After a filling you might notice that your bite feels differently than it did before your dental appointment. Your dentist will check your bite at the end of your procedure but most of the time you are numb and can’t tell what feels “normal”. Once the numbness wears off, you might notice a change in your bite.
Over time, it might hurt to bite down, give you a zing, or you might notice cold sensitivity. This is common. Most likely your new dental filling is taller than your teeth are used to and needs to be adjusted. The topography of your tooth before and after the filling will never be exactly the same. Some people have a higher acuity for this change.
If this is the case for you, you’ll want to call your dental office. Your dentist will adjust your bite on that tooth and symptoms should resolve. Your dentist will use marking paper to identify which area to adjust. Depending on how long you were going around with this filling being high, it takes about 10-14 days for full resolution of symptoms.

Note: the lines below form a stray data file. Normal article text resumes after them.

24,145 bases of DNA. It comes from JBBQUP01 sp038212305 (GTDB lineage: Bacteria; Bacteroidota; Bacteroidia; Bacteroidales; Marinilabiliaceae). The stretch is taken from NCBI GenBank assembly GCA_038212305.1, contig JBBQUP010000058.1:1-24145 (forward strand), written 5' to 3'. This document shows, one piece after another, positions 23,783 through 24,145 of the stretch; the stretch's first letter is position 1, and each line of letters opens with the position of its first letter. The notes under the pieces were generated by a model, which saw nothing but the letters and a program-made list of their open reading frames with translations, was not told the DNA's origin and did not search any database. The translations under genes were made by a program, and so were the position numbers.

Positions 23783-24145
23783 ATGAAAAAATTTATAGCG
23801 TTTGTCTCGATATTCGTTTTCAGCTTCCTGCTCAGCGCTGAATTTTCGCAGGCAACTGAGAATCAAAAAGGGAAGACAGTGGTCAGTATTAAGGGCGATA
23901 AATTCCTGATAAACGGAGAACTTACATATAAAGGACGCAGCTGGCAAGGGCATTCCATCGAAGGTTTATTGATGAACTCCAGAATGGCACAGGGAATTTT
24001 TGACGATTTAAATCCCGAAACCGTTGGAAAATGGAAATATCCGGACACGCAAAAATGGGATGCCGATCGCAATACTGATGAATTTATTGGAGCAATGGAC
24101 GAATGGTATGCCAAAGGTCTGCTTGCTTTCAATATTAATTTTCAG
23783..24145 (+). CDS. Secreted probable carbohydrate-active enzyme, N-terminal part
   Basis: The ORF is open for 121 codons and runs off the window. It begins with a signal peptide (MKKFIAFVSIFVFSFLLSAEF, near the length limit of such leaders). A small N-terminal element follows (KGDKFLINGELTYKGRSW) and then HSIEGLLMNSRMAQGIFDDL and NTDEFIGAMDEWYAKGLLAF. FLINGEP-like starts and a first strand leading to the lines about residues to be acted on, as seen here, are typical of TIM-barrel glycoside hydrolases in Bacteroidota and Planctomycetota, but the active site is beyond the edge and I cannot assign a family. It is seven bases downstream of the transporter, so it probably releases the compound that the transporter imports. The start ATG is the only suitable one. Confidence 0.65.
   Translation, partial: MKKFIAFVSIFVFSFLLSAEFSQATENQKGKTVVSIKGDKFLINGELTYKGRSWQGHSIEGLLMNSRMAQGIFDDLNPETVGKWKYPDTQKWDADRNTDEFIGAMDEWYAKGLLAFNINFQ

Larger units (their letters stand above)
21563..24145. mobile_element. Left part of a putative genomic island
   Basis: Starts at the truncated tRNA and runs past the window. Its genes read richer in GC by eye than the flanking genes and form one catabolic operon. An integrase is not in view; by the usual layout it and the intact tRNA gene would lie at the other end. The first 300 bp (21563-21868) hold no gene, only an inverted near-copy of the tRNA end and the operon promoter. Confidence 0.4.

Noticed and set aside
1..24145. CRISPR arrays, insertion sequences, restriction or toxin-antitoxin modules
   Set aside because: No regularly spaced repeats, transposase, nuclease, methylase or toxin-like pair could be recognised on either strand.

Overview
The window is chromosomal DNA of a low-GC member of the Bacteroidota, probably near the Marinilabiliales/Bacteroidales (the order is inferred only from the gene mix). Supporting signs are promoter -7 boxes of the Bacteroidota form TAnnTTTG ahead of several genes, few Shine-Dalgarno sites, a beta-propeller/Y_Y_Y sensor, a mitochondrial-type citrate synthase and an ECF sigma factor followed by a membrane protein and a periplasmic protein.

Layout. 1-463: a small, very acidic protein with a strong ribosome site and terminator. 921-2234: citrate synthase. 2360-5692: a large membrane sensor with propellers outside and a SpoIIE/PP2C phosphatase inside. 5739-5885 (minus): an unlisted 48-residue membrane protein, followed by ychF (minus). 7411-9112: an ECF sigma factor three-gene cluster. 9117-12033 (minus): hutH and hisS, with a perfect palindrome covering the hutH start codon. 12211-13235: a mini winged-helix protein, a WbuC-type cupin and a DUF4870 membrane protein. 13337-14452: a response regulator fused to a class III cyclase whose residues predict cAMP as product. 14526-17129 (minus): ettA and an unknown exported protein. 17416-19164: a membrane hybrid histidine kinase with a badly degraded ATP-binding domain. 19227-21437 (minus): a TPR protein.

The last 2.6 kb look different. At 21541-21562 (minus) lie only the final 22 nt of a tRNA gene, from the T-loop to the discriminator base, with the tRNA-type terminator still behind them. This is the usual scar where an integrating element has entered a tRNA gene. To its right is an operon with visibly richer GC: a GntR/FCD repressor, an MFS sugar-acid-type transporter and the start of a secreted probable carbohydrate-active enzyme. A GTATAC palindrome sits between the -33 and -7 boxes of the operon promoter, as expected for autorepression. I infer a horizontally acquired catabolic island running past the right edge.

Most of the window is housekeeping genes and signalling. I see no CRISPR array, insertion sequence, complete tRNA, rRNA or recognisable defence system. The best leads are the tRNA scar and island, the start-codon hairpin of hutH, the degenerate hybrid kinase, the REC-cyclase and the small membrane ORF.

But why does your tooth then have cold sensitivity when your bite is high? There is a ligament that holds the tooth in the socket. When your filling is high, the tooth is getting hit sooner than it is used to and the ligament gets sore. This pain is transmitted as cold sensitivity. Relieving the tooth will eliminate the pain.
I like the analogy of having a rock in your shoe. At first you notice but it’s not troublesome. The more you walk, the more you notice the rock and it becomes irritating. Eventually it will cause you to form a blister, bleed, and hurt. When you remove the rock at this point, your foot will still hurt because of the initial insult. A few days later the area of trauma will heal and you’ll be walking back to normal. Makes sense right?